Friday, June 17, 2016

WikiLeaks Claims Brazil’s Interim President Temer Was Former US Informant – OpEd
Brazil's President Dilma Rousseff and Vice-President Michel Temer. Photo by Anderson Riedel, Wikipedia Commons.

JUNE 17, 2016
By Phil Janowski*
Eurasia Review

On May 13, groundbreaking news was released about interim president of Brazil Michel Temer. WikiLeaks, the website both praised and infamous for its disclosing of secretive government documents worldwide, announced that interim president Temer was a former embassy informant for U.S. intelligence.[1] Although Wikileaks technically revealed this information four years ago in the form of documents, the intel had remained widely ignored due to interim president Temer’s relative lack of public attention as vice-president.[2] Now that Mr. Temer has ascended to an interim position in the Brazilian presidency following the soft coup of Ms. Dilma Rousseff, the situation has changed.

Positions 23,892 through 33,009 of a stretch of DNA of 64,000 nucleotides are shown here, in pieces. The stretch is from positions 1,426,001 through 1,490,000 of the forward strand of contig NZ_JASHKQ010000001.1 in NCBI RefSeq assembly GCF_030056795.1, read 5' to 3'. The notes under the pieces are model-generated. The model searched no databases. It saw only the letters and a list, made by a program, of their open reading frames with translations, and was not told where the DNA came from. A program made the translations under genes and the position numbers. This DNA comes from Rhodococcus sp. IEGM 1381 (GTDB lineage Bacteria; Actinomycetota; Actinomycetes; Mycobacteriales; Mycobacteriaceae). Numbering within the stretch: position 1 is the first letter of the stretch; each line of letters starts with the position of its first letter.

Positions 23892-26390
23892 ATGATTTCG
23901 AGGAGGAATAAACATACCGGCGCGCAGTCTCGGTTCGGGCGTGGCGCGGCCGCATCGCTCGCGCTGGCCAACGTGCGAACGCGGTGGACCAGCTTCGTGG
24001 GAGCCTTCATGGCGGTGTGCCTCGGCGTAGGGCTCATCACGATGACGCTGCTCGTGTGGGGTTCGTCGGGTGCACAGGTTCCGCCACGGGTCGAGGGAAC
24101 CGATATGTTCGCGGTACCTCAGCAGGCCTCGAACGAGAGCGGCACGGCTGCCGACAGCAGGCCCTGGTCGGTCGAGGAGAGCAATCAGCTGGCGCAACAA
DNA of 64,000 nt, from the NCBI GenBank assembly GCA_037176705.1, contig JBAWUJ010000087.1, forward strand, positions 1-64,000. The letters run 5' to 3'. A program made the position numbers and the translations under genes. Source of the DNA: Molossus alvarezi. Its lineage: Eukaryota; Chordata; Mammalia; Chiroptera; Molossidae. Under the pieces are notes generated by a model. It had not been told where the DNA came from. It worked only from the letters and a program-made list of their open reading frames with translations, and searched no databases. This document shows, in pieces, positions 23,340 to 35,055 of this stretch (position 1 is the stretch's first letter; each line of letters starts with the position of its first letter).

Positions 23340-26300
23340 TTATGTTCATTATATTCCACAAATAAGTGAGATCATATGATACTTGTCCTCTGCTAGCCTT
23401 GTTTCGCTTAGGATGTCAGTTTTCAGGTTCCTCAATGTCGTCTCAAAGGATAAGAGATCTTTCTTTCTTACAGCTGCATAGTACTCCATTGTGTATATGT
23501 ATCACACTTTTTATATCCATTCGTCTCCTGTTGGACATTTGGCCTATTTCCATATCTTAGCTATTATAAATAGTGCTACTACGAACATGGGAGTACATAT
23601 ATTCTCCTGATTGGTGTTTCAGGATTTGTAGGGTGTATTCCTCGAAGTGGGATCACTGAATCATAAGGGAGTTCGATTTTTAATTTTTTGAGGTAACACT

On May 12, elected President Dilma Rousseff was removed from office to stand in a lengthy and controversial impeachment trial.[3] The general reason for the trial has been a dishonest attempt to link President Rousseff to the massive Petrobras scandal, a political incident spanning across all of Brazilian government and affecting some of the most important people in the political process.[4] Ms. Rousseff was charged with alleged administrative misconduct, disregarding the federal budget, and accounting certain public bank assets in the federal budget— something that was not illegal, and that the government practiced regularly.[5] Whether or not these accusations are valid, it is shocking to see vice-president Michel Temer and his party, the Brazilian Democratic Movement Party (a former parliamentary ally of Rousseff’s Workers’ Party), take over after Ms. Rousseff’s impeachment, even though Mr. Temer and many members of his cabinet were accused of charges in the scandal.[6] Furthermore, of the 65 members of the impeachment commission, 37 faced charges of corruption or other crimes, according to the Los Angeles Times.[7] Later on, phone conversation recordings proved the fact that elected President Rousseff has been impeached in order to control the corruption investigations.[8] Despite his involvement in the corruption scandal, to which he is—unlike Ms. Rousseff—directly linked, Mr. Temer is still being allowed to act as interim president of Brazil.[9] Thus, such allegations have suggested that Mr. Temer was involved in the plot to oust Ms. Rousseff. President Rousseff’s comments that Mr. Temer is a “traitor” to her administration have also increased the tension surrounding his case.[10][11]